Is everyone familiar with social engineering testing? It’s a test of the natural tendency of a person to trust another person’s word, rather than exploiting actual computer security holes.
Users are generally the “weakest link” in an organization’s security. Social engineering tests the effectiveness of an organization’s policies as well as employee security awareness.
Testing can be done on-site or remote. On-site testing usually has its share of funny stories. This is a good test of the organization’s physical security, check-in policies, badging, escorting, etc. Usually a “get out of jail free” card is issued the tester(s) in case authorities are summoned. Not a bad thing – it means the security-aware employee was doing their job.
Remote testing can involve telephone, carefully crafted email messages, fake websites, etc. All in an attempt to coerce the organization’s employees into revealing sensitive information or granting unauthorized access, in violation of established policies.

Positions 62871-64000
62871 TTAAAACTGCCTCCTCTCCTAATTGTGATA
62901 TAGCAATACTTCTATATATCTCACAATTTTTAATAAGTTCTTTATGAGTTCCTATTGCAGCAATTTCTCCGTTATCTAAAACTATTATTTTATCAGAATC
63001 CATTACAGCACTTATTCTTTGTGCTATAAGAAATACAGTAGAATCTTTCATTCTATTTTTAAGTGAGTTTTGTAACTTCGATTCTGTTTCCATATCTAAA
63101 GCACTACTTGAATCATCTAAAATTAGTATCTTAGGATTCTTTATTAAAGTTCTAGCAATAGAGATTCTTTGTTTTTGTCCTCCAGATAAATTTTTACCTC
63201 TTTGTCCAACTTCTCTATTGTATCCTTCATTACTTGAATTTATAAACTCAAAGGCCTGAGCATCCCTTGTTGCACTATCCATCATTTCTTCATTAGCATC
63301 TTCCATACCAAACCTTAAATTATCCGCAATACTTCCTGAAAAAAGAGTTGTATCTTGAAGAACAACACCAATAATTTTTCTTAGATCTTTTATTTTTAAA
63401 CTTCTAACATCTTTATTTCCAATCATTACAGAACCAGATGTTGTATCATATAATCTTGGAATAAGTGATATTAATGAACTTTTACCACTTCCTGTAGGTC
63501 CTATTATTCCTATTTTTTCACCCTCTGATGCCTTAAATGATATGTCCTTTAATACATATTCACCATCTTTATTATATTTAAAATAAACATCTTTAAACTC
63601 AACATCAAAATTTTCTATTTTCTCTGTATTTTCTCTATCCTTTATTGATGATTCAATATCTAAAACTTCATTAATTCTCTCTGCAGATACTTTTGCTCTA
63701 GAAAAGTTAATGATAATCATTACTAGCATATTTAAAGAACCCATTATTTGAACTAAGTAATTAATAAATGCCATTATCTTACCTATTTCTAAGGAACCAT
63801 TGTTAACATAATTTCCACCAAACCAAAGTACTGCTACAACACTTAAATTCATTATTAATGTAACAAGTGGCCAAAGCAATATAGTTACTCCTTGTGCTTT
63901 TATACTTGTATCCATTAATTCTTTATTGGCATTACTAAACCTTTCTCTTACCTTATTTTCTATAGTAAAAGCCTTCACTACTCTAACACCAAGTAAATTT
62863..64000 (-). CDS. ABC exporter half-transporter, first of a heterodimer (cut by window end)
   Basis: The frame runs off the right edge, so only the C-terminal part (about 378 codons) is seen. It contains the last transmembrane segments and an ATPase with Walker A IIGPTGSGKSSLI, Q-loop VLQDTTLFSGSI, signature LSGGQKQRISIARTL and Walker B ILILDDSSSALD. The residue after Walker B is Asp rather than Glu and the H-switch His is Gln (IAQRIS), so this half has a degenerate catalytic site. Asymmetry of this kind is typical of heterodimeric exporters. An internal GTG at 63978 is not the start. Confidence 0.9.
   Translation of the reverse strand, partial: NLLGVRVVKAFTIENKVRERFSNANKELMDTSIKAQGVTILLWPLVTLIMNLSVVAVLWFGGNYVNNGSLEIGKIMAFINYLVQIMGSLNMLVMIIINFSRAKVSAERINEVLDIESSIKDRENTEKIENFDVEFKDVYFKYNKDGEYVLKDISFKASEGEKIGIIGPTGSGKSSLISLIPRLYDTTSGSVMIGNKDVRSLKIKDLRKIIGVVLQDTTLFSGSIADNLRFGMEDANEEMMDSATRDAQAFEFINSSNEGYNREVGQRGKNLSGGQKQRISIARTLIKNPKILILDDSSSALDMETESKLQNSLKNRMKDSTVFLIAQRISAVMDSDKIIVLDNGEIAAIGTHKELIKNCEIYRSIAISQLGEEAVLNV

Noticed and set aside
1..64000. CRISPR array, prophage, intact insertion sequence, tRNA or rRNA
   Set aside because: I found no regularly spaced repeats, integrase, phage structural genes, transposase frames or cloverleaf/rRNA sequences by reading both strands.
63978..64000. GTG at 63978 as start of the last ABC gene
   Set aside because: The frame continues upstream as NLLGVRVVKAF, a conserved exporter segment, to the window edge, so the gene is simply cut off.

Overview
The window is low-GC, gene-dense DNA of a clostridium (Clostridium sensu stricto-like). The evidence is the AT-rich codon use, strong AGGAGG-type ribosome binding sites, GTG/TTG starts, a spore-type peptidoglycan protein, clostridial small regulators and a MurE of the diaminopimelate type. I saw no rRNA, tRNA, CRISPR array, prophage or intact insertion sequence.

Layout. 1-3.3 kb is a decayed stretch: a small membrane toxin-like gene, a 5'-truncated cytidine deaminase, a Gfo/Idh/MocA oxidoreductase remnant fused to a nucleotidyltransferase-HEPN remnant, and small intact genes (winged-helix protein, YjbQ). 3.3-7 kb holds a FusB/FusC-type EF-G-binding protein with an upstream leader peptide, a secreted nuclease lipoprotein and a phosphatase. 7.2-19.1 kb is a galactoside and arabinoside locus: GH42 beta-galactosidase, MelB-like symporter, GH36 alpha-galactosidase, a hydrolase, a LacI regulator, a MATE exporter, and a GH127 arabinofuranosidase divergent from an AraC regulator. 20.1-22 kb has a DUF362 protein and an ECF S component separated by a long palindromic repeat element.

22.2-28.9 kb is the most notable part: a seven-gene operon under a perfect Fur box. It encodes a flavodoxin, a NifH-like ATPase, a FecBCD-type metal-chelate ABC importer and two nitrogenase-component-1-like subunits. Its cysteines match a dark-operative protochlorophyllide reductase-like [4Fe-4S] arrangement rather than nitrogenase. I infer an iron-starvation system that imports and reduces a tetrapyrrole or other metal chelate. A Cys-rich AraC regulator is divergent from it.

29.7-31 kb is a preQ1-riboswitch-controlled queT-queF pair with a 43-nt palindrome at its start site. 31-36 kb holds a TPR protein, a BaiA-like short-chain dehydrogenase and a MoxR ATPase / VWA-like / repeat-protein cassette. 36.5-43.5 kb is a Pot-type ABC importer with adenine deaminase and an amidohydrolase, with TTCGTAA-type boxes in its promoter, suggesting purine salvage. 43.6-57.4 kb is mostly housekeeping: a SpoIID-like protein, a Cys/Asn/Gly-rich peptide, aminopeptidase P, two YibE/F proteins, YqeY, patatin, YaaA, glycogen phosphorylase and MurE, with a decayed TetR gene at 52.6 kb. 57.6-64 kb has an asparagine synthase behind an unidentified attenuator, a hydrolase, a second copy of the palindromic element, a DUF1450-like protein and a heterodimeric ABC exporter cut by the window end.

There’s a bit of pre-work involved:
- Information collection, such as names of key IT staff members, credentials, system information, location of systems or data, etc. using public sources
- Sometimes entire websites are built to resemble the organization’s website or a site that the testers will be trying to engage the employees to visit
- Crafting convincing email(s) and/or scripts
The testing can be performed blind (with no previous knowledge or assistance) or in a collaborative manner with the project sponsors.
Sr. Account Executive